A: This is an interesting question. Technically a laptop is also a mobile device especially when you compare it with the traditional desktops. For the purpose of mobile learning we define mobile as – a mobile device to us is something that’s connected, always on and can be carried in a pocket or purse. So it would include devices like feature phones, smart phones, tablets, mp3 players, ebook readers. However, we believe smart phones and tablets would be the most often targeted devices for mlearning on corporate environments.
Q 14: Use of mobile devices differ in different cultures and societies
A: Agreed. And an understanding of that will be helpful in crafting appropriate solutions.
Q 15: Sure, I agree with this (Prensky)…but it is also true that not all youngsters are tech-savvy..in my opinion there is a need to assess each case individually
A: When we design learning interventions, we like to take into account the participant group, their technology habits and a whole lot of other considerations before recommending any sort of instructional or design strategy. While assessing individual cases helps in the case of extremely personalized learning, it is very hard to do in a corporate or education environment.
Q 16: There are still a lot of criticism with regards to prensky work and his generalisations
A: Yes, you are right, and some of the criticism is valid. However, just observation would suggest that there is some change in how different generations work with technology.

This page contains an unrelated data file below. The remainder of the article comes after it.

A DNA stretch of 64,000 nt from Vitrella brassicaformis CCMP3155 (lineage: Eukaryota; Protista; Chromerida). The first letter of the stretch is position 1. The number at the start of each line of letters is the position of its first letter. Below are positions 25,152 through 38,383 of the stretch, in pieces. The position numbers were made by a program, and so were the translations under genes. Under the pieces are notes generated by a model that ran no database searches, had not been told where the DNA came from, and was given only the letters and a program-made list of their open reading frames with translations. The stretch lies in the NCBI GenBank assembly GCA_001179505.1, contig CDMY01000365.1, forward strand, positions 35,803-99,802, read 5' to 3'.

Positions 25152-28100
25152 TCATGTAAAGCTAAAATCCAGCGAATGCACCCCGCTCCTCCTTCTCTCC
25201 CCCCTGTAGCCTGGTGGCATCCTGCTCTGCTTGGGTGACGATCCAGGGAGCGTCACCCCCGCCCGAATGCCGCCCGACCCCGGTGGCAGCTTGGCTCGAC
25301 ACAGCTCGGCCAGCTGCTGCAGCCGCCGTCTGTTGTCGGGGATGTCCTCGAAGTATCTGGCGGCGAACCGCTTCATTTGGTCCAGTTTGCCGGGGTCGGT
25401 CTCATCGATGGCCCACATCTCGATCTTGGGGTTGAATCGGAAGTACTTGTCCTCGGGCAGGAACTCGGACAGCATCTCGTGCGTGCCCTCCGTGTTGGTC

Q 17: Thank you for some just in time learning today. I really picked up a lot of ideas, things to do to get informed
A: That’s great to hear. Thanks for joining us and letting us know that it was helpful.
Q 18: Would you start with 1 specific theme or with e.g. an generic topic or soft skills related ?
A: Please see our response to Q 7 above.
Q 19 a: This presentation sounds as if it is targeted at large organisations with big budgets with established L&D depts.
Q 19 b: Can you explain how a bootstrapped start up could employ this, I think it has benefits for both
A: Absolutely agree that mlearning has benefits for all sizes of organization (if that’s what you meant by ‘both’). How a bootstrapped start-up can use mobile learning? Well, the answer lies in viewing mobile learning as a medium / tool that can augment your staff’s learning and/or performance. So let’s assume this start-up has people working from home or places of their choice – for them, a discussion board and IM tool on mobile would be a productive tool.
Q 20: Which will be future of Mobile on Technology point of view Native or Web app ?
A: 🙂 We believe it will be fully web app.
Q 21: Any examples about mlearning with scenarios, stories?
A: A few were shared towards the end of the webinar (watch recording given above, if you missed it). Also there are a few case studies on our website.
Please do feel free to post in any other queries you have and we’d be happy to answer them.